For a large chunk of 2019, I re-read J. D. Robb’s* entire In Death series. It’s a futuristic mystery series set about 40 years in the future. As of January 1, 2020, there are 49 novel length installments and several shorter novellas. Book 50 releases in February. This review features the cover art for book 39, Festive in Death, since it’s holiday themed. (Don’t worry – I’m not going to try and claim the entire series and hit my Cannonball on the very first day!)
Lt. Eve Dallas is the central character, and the character development and world building done by the author is most evident in relation to her. This New York of 2059 has rebuilt itself after the Urban Wars in the 2020s. It’s very much like the New York we know and love now, but with technological upgrades. Dallas is not a native New Yorker, but feels driven to be there and to be the best murder cop she can be.
Roarke, an Irish business magnate and quite possibly the best looking man on Earth or off, is a person of interest in the case featured in the main installment. He’s a mostly reformed criminal who has taken his business legitimate, but still dabbles in gray areas to keep things interesting. Until he meets Dallas. He’s immediately fascinated by her and tries to pique her interest in him not just as a suspect, but as a romantic interest. Of course he sends her coffee, real coffee, not the artificial sludge served burnt at Cop Central. True love ensues.
Dallas is on the bitter edge of burn out after ten years on the job. She has two or three really excellent friends, but really is all about the job. Having a relationship is new to her and their path is often rocky.
The cases in each installment are sometimes ingenious, other times repetitive. How could they not be after this many books? I really read them for the relationships.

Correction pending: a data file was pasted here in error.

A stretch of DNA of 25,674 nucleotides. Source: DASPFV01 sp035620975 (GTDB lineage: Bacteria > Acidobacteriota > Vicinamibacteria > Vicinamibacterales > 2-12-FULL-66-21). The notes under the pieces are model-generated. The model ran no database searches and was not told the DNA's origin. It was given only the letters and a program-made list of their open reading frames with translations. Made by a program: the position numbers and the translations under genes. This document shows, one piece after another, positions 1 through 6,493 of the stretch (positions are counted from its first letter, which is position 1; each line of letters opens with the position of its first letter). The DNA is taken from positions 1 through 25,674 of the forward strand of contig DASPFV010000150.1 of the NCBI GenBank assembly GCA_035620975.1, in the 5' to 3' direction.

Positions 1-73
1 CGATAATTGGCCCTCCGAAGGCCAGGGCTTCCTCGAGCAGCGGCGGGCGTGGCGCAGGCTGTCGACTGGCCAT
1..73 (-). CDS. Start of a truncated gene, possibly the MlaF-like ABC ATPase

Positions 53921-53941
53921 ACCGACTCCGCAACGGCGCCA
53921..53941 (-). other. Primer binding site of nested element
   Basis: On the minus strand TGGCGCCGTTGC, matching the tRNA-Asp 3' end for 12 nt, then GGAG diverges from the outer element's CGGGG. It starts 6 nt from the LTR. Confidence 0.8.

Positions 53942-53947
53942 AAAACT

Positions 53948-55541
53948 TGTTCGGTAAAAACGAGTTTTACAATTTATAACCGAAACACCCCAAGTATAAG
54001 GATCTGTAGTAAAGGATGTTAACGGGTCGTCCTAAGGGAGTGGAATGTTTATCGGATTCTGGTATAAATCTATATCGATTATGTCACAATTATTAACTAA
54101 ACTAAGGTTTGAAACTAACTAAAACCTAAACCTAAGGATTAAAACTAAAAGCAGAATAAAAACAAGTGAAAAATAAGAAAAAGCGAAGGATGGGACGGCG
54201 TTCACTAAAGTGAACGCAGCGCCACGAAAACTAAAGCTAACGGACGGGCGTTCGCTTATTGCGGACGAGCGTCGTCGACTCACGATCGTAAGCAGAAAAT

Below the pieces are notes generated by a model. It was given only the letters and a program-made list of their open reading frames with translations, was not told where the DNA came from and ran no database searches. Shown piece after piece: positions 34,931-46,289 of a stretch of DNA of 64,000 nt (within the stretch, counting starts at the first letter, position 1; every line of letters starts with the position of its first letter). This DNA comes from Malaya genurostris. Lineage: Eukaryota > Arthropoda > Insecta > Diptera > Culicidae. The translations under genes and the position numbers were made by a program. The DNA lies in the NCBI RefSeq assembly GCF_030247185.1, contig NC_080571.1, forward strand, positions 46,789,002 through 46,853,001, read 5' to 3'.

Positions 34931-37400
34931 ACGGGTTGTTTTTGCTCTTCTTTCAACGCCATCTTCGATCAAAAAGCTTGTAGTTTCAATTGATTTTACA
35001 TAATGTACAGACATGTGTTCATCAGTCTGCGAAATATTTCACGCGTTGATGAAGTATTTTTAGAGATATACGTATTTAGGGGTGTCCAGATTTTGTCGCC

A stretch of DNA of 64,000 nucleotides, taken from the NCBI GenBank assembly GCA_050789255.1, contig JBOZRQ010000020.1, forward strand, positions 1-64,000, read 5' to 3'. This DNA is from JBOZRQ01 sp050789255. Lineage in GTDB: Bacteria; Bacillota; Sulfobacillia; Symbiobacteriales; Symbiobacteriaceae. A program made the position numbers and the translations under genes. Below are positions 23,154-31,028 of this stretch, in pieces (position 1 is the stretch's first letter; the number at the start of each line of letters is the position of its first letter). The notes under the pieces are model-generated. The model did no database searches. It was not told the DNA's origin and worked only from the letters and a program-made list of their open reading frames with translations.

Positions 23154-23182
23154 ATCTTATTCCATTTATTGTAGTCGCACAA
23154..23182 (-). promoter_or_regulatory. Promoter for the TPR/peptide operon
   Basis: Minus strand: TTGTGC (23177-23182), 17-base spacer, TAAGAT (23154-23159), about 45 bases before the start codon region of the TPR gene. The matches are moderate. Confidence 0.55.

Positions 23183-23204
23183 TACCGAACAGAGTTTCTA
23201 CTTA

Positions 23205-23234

As Dallas grows more secure in her relationship with Roarke, she opens herself up to relationships with friends and co-workers. These are what make the books interesting to me, the snarky verbal jabs exchanged with her aide (and later partner), Peabody, the father-daughter relationship with her mentor, Feeney, the shock and awe approach to clothing practiced by her friend Mavis. I find myself wondering what happened to this character or that, and often they pop up again at the most random times.
The books are not perfect, but they are fun. If you are looking for something to read on your commute or to take your mind off things, I recommend these. They’re enough to take your mind off things or make time pass quickly, but not all-consuming like the next installment of Outlander. The first is Naked in Death. Reading them in order is best, they often reference previous installments, but it’s not tragic if you get a little out of order, either. (Yes, I really do plan vacation time around the release dates of the Outlander books.)
ETA: In the wake of the Romance Writers of America meltdown, I should also note Robb’s growth as a writer when it comes to diversity and inclusion. In the very early books, they were pretty white and straight, but that has changed. Both the LGBTQIA characters and the non-white characters have gone from being one dimensional and described mostly by appearance to having real back stories and motivations. There is even an on-going discussion about sex workers.
*If you’re interested in such things, J. D. Robb is a side project for romance novels Nora Roberts. She has sold more than 500 million books worldwide.